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  •  The EvOR Street Journal

    The EvO:R Street Journal
    Editorial statement
    Dedicated to the culture, business and interests of the indie artist. EVJ delivers controversial points of view, hard-news commentary, Industry Insites, artistic prose and photography and welcomes responses (pro or con), feedback and topic suggestions from readers. If you would like to submit an opinionated article, inspired poem, photo or essay to EVJ, forward all copy to Editor ESJ and put To the Editor in the subject field.




    The Dream Is Over: Music Labels Have Killed Their Digital Future
    Wayne Rosso
    The Music Void

    John Lennon would have been 70 years old this week. It got me thinking about one of his most famous lyrics, a line from ‘God’: “The dream is over.”

    Lennon may have been reflecting on the demise of the Beatles, but it seems to also apply to the once enthusiastic promise of digital music services…

    The hope of pioneering the music industry’s most profound transformation, that inspired entrepreneurs over 10 years ago, has finally been snuffed out by the very people who would have profited the most—the music industry.

    The table is now set. There will be no new players of significance to enter the business. Investors don’t want to entertain the remotest possibility of funding any start-up that deals with music, no matter how clever and innovative. As one major media venture firm told me a few months ago, they’re tired of writing cheques for big advances to record labels. Not to mention the huge legal fees that start-ups have to spend in order to get licensed, a process that takes at least a year (for no apparent reason, I might add).

    What’s most ironic is that the record labels have now put themselves in the position of having to depend on the bulk of their digital sales from companies that actually couldn’t care less about selling music: Apple (NSDQ: AAPL), Amazon (NSDQ: AMZN), and now Google (NSDQ: GOOG). These behemoths have huge revenues, 99.9% of which are not related to digital music sales.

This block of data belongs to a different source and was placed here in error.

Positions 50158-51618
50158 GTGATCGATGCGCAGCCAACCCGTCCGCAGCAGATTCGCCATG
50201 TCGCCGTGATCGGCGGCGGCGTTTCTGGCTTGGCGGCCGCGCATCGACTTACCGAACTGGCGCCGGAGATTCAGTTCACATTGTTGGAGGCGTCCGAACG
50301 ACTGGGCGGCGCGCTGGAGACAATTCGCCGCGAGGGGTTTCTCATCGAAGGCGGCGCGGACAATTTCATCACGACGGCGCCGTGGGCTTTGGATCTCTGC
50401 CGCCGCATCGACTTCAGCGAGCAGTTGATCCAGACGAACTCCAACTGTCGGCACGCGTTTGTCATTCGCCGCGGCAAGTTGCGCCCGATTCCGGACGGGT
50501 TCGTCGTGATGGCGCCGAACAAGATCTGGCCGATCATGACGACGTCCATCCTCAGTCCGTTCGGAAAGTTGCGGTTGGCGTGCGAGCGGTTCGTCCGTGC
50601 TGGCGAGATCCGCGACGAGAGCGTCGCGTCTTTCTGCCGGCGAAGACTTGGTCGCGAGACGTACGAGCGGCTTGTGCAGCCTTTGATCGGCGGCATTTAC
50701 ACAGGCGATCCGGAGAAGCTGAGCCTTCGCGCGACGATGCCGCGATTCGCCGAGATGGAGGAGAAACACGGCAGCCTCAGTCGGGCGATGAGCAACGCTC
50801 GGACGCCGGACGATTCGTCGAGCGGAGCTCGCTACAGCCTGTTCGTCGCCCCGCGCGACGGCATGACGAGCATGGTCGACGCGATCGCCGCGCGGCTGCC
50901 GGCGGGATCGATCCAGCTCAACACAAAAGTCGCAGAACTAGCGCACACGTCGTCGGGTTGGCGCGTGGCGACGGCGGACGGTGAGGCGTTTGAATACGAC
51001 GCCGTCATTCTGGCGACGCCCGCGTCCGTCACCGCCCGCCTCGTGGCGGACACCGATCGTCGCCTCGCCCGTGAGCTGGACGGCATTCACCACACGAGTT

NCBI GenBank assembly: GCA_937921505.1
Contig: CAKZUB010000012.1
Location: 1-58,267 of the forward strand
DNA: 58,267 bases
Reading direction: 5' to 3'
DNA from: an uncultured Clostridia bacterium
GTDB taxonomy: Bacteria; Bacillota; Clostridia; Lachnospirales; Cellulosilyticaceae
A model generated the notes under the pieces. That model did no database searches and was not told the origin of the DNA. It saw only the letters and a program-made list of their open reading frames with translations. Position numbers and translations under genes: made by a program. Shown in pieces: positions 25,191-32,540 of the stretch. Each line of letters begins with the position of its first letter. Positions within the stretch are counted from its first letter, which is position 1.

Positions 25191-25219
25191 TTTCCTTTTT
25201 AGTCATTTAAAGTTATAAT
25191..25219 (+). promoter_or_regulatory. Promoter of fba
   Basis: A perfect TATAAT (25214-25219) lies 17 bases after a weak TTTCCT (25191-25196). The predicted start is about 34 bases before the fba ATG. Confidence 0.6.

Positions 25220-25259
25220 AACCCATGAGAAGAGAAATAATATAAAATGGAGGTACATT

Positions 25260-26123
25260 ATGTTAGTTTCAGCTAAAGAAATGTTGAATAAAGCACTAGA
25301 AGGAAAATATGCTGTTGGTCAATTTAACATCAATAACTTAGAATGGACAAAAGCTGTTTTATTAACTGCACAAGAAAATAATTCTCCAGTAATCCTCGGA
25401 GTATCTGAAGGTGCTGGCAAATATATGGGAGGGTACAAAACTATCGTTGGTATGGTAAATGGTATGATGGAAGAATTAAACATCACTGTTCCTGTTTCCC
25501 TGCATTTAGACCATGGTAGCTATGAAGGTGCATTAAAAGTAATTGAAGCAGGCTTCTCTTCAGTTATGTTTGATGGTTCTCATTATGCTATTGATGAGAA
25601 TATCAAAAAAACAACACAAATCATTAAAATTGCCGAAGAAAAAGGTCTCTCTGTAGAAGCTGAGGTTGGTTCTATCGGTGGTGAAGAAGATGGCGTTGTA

Remember when the industry was screaming “never again” when they finally figured out that Apple was making a fortune from iPods? They would never let another hardware manufacturer get away without forking over a piece of their sales. Then Doug Morris brilliantly delivered on that promise. He got $1 for every Zune sold. Good work, Doug. You should be slicing pastrami at Nate n’ Al’s. The money you made from that deal would pay for your lunch.

    One senior digital music executive told me “they (major labels) are despicable scum. They fly out to Cupertino and let Steve Jobs smack them around and then fly home and try to take every dime they can get out of start-ups in order to make them feel better about themselves.”

    The fact that Google is now interested in getting serious about a music play has gotten every record company lawyer wet in the pants. They think that this is going to be a game changer. It won’t be. People forget that, just because it’s Google, doesn’t necessarily mean that it’s going to be a hit. They’ve had plenty of bombs. Remember Google Wave and Buzz?

    The record labels are counting on Google rescuing them from Apple’s death grip. Not going to happen. Google may suck up some market share, but not at Apple’s expense. This has been the pattern with Amazon’s digital download store.

    From what has been reported, Google is not pitching anything particularly innovative either. Basically an iTunes clone with a paid locker service. It’s looking like nothing that hasn’t been done better by others. Nobody’s going to pay Google $25 a year to store their music in a cloud. The labels are counting on half of that revenue. On top of that, some of the names that have been floated in the media as potential Google music heads are downright ludicrous.

    What the industry has accomplished is exactly what they didn’t need. They killed competition. Brilliant. The dream is over.

    This article was provided by our content partner The Music Void. Contributor Wayne Rosso was formerly president of file-sharing service Grokster.

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    ESJ is looking for writers/poets for our next issues. All work is appreciated and will be published (with the exception of articles containing racism, bigotry or other demeaning topics) Also, this is a PG-13 rating and will be censored if you do not edit it. Please e-mail The EvO:R Street Journal.
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